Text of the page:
Asia’s annual defence symposium, the IISS (International Institute for Strategic Studies) Shangri-La Dialogue, will be on this weekend, 31 May to 2 June 2019. Every bigshot, from military to analysts to media personnel will be there. Except, guess what, the British journalists who label themselves as ‘defence journalists’.
I started off this query on twitter with this tweet:
I guessed none of those tagged -I tagged major journalists from major news outlets like the Times, Sky News, BBC – bothered to answer but a great Malaysian defence journalist/analyst did. His reply:
and further replied
So there you have it: These major new companies do not see the value of sending their defence journalist to a conference which has extremely debated Asia-Pacific (or now Indo-Pacific) and even global defence issues. These journalists just happily report on the UK defence woes with respect to the Euro-Atlantic area or NATO, the Middle East, perhaps Africa, or across to the American continent. The Daily Telegraph is one of the exceptions (ore maybe the only one?), sending its China-based correspondent instead to #SLD19 (the hash tag for the conference).
Why it is expensive to travel to Singapore and book a hotel there. But wait, these aren’t your gap year or university undergraduate students travelling to see the culture of the region. They aren’t you low-paid workers suffering due to Brexit or pre-Brexit woes. These are, as the love to taunt on their twitter and mainstream media profiles, ‘defence journalists’. William Chong, IISS Asia’s Senior Fellow gave this argument:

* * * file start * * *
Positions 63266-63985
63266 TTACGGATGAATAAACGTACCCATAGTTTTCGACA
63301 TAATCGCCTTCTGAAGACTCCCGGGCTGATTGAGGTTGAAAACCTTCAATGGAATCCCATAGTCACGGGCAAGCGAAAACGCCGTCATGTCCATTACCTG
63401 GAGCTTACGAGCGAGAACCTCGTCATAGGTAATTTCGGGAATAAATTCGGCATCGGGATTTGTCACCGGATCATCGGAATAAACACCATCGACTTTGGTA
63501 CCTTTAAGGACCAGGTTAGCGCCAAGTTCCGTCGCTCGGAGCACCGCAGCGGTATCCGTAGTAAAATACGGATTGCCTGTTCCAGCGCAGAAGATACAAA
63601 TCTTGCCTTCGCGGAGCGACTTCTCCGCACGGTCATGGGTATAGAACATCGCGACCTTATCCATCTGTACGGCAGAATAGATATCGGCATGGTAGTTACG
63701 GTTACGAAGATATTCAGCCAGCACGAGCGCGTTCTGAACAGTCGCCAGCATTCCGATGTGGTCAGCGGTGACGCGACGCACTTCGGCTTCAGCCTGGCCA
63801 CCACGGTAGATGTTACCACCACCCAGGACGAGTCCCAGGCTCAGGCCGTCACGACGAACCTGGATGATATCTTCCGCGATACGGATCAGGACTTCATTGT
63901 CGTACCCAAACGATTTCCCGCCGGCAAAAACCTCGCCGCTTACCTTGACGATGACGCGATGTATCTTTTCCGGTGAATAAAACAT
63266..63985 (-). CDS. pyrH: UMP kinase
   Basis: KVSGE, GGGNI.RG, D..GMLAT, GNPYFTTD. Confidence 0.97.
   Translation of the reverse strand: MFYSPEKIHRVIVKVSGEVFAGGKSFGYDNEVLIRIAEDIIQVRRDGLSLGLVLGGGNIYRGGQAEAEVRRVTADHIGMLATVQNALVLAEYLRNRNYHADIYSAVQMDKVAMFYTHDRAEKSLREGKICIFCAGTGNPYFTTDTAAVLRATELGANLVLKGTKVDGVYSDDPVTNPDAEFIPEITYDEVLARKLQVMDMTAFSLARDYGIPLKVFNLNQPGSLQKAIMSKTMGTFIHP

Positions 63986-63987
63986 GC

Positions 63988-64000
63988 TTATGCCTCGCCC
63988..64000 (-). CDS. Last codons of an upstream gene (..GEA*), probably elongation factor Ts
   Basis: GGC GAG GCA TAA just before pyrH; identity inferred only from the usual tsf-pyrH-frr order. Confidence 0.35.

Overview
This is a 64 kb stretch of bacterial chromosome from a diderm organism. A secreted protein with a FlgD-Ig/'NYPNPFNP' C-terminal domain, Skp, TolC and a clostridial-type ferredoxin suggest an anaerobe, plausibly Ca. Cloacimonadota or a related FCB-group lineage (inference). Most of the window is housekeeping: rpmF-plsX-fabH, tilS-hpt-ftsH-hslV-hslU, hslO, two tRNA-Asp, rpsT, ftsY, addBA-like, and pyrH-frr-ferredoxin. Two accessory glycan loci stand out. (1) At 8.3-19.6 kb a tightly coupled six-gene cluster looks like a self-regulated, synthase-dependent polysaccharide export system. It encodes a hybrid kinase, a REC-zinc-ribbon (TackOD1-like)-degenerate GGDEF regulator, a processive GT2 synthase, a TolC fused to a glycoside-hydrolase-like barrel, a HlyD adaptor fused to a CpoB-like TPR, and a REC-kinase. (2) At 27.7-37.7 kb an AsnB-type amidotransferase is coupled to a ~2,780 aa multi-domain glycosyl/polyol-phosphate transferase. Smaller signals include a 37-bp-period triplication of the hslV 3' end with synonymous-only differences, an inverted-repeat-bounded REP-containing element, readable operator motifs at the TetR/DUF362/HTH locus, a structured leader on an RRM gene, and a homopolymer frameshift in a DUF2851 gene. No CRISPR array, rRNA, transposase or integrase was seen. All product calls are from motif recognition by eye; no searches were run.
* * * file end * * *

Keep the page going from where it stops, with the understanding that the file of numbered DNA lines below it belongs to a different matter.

and so did Dzirhan:
It may seem ironic since I tweeted it, but social media isn’t the main tool to broadcast a defence conference that has critically aided countries, think tanks and even journalists! for more than decade. In the current era of Global Britain, are these defence journalists presenting a real outward-looking UK or a Great Britain ingoring the ‘Far East’ (colonial term) as they did in the 1940s?
Side note: I also include wannabe young journalists who care more about tweeting ‘On this Day’ stuff on the Falklands, which when not wrong, is rather boring–and don’t you have undergraduate studies work to do?
Further note: There was a BBC journalist who is a “a regular guest on BBC1’s Question Time, Radio 4’s Any Questions, and Sky News” (no prizes in guessing who) who was at SLD16/17 (can’t recall which). She asked as question to then CDS ACM Stuart Peach. Bravo BBC.